the subject of education in Richmond, we will
state-that, in the year 1800 there were five free
schools in the city ; three in 'Monroe ward, one
in Madison ward, and one in Jefferson ward;
ana that throiiqliceit the trying tiMeB , of the
late war our City Councils, notwithstanding
the constant drain on their narrow resources
to support the city poori. managed to. keep
alive ail four of these institutions: They still
preserve their organization, though thismonth
is their usual time of vacation and they are,
therefore, not in operation. They will re
sume their exercises On the, first of next
month, if the money can be procured to de
fray the necessary expenses. Had theeity been
organized under civil government, an appro.
priation would have been made by the Council
for their support. As it is, the civil manager of
the city, Mr. David J. Saunders, will take any
measure that may seem practicable to sustain
them. money is meeessary to support the
teachers and proyyle fuel for the winter, and
if this lady or her Mends eleelte to per.
form a work of genuine philantbrapy, a rare
opportunity is offered them in raising a fund
for the assistance of these free schools. Our
city is poor indeed, and the demands upon her
treasury for the support of het tridig.ent popu
lation will, it, it feared, be greater than at any
former period of our history; and it will not
be denied, WO iniegine, that the question of
subsistence is even more important than that
of education, and must be first attended to.
"The self-styled aristocracy here,e who de
clared to the lady letter-writer .that they
would never pay a dollar's taxes in support of
free schools, are a class of whom we have often
heard through liorthernnewspapers, but never
seen Or known for ourselves. Vire cannot doubt
'their pestilent exictence when it 18 80 fat'
quently asserted by such well--informed per
sons; we, however, do not, hesitate to say that
they are a much less influential class of per
sons than the people of the. North have been
led to suppose. After inquiry, we can find no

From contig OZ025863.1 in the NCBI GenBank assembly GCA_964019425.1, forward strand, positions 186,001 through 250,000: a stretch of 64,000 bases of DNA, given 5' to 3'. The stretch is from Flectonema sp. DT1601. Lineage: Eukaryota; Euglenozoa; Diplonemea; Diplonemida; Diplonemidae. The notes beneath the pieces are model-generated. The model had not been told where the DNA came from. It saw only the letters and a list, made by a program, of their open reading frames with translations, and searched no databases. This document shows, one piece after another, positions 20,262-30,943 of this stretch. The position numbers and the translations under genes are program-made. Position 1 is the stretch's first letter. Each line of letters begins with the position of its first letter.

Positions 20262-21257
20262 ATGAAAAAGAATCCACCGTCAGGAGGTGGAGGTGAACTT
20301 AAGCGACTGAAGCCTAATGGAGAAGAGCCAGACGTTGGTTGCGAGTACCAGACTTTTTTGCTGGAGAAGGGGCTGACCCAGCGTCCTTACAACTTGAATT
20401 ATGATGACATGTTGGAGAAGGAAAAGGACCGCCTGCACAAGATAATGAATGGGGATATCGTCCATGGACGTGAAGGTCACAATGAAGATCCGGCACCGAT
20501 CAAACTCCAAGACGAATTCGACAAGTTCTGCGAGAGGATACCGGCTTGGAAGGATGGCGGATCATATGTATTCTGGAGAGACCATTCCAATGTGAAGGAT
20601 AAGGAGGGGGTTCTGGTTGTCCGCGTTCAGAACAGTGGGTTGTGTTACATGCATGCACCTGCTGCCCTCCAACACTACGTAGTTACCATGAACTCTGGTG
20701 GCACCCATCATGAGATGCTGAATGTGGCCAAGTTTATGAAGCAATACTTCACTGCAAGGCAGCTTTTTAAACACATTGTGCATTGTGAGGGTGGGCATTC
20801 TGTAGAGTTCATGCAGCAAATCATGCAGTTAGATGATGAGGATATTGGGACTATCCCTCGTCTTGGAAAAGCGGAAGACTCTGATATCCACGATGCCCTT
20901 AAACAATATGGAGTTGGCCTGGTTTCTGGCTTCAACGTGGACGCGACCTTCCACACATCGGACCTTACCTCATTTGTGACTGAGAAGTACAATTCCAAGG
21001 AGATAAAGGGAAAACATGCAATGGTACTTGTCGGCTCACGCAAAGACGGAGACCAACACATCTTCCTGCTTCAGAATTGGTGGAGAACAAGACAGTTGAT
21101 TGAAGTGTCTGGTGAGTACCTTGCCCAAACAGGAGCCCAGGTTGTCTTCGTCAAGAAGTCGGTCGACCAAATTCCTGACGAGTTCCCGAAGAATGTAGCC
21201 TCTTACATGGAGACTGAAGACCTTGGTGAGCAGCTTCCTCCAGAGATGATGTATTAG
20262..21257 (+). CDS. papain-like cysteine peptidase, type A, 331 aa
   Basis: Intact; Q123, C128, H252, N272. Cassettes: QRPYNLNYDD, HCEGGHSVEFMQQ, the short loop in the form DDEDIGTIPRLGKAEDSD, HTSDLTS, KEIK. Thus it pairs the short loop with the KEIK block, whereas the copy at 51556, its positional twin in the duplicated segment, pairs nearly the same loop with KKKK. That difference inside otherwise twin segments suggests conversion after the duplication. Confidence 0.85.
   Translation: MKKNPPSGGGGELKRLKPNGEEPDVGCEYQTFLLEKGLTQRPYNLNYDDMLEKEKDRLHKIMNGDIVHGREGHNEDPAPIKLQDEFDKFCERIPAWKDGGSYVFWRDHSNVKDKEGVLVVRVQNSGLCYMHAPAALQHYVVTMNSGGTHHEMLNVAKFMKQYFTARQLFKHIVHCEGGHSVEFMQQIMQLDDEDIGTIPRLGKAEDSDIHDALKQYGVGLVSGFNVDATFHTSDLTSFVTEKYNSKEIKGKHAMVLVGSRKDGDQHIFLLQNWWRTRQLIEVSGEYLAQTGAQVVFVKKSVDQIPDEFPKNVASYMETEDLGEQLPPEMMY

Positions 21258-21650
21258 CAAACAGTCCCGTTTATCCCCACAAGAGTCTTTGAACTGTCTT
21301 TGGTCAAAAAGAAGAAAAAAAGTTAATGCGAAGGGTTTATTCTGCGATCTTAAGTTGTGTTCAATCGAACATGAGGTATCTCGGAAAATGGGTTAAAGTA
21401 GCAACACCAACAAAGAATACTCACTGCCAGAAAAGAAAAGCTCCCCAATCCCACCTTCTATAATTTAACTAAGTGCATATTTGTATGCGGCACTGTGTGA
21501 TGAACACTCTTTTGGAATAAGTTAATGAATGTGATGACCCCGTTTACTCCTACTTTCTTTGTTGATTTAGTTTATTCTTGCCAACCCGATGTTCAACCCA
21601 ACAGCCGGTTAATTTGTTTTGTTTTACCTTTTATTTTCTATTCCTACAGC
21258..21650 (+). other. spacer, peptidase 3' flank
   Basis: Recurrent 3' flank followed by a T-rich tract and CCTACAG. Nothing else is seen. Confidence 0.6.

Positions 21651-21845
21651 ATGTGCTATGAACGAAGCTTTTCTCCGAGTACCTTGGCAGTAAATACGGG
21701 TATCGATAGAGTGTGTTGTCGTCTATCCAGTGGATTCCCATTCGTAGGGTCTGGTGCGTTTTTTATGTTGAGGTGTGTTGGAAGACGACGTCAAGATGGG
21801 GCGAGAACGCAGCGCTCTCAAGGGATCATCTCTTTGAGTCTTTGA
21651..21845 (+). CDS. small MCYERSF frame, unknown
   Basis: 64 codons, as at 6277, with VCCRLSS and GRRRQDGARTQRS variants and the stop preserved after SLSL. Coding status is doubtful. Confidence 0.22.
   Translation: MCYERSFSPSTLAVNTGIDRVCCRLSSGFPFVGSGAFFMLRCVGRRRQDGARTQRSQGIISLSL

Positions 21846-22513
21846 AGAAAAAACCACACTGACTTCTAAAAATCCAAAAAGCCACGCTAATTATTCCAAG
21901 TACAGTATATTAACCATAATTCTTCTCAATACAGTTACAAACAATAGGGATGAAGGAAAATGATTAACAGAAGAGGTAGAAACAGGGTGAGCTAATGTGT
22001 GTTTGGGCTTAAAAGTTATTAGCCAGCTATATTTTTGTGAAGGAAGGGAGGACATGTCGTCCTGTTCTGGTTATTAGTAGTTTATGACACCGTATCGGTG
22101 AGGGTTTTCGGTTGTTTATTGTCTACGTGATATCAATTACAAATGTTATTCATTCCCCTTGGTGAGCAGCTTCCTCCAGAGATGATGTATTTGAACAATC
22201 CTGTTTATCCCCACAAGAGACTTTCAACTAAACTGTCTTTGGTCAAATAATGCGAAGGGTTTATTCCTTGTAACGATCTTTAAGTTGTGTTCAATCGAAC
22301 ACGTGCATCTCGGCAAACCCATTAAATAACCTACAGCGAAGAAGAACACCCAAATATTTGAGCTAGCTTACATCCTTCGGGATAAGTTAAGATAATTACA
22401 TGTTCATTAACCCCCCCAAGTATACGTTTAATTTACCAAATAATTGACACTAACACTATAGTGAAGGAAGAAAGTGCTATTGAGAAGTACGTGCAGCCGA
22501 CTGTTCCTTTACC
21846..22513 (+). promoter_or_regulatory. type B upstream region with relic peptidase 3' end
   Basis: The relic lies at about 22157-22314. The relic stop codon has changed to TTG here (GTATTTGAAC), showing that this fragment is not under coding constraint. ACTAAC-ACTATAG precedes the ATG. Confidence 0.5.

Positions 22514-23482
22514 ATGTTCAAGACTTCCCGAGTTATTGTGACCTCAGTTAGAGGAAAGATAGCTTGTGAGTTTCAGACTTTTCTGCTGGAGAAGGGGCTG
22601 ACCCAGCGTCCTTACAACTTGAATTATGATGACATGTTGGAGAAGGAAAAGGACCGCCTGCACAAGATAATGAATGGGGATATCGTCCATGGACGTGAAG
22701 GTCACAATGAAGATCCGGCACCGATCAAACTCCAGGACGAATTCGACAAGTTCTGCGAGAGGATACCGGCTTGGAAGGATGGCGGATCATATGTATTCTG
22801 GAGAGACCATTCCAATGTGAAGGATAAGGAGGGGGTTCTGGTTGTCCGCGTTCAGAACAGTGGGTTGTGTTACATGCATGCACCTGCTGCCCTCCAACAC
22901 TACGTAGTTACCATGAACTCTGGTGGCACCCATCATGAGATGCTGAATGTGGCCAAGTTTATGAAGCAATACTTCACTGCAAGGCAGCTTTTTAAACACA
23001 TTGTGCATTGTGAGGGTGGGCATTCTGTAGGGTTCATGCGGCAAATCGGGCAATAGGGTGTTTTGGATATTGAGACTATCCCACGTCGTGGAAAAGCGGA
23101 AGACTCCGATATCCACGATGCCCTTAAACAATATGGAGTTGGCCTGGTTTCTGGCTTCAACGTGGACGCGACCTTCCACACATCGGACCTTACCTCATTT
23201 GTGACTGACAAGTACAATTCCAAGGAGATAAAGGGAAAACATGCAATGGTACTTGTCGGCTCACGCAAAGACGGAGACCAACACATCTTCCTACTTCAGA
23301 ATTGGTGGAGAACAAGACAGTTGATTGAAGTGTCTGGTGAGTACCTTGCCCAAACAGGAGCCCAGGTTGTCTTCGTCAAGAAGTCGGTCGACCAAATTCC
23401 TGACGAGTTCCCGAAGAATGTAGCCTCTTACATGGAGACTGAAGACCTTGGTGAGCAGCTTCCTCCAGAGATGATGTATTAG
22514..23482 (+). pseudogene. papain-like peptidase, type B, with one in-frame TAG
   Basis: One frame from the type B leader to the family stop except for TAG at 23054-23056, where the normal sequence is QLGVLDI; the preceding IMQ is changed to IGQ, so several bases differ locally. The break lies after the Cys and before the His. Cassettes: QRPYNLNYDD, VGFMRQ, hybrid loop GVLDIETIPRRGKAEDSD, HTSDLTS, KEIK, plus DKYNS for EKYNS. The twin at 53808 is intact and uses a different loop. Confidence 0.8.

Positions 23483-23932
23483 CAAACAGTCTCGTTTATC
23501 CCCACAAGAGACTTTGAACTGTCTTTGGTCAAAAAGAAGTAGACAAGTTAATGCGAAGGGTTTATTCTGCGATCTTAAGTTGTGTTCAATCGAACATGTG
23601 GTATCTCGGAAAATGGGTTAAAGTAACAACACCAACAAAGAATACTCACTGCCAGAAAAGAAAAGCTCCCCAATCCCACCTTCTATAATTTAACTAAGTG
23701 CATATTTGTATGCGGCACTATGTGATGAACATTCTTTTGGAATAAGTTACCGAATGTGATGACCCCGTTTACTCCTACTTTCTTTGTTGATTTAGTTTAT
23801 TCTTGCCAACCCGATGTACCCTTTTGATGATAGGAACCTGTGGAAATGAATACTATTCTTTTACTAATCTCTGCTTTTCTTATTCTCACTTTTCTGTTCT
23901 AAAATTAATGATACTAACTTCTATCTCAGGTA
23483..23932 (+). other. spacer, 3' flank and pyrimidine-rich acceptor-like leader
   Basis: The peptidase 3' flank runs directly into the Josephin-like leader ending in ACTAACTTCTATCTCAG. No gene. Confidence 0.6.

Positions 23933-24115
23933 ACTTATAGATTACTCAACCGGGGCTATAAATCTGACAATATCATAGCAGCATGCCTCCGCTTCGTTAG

citizen who can point out one of them;. and
notwithstanding th eir opposition, the City
Council, up to the day of their diasollitiOni
continued •to vote money fertile support and
Maintenance of free schools.
But if this lady and her friends are in earn
est, in their desire to see the present free
schools of this city put, on a more protperous
footing, and increased in number, they have
only to ,raise the money. Any information
they may desire as to our Present System of
free schools, will be gladly kiven them by.lift.
S. D. Denoon, who has for many years been
chairman of the City. Council Committee on
Public Schools, If -our system, when ex
plained, should prove deficient, or, from any
reason distasteful, the young lady and her
friends yea proceed to organize on their own
plan, being assured cf the mtwaperatiOn of all
good citizens, whatever that everlaSting bug
bear, the "self-styled aristocracy," may say or
do.—Richmond Republic, Avg. O.
THE DWELLING-HOUSES IN THE SOUTH.-.-The
North Carolina correspondence of the Cincin
nati Gazelle says; The dwening-houses of the
south present a strange annearanee In their
furniture and household equipments. Every
thing has been mended, and generally in the
rudest style. Window glass has given way to
thin boards, and these are in use in railway
coaches and in the cities. Furniture is marred
and broken, and none has been replaced for
four years. Dishes are cemented in various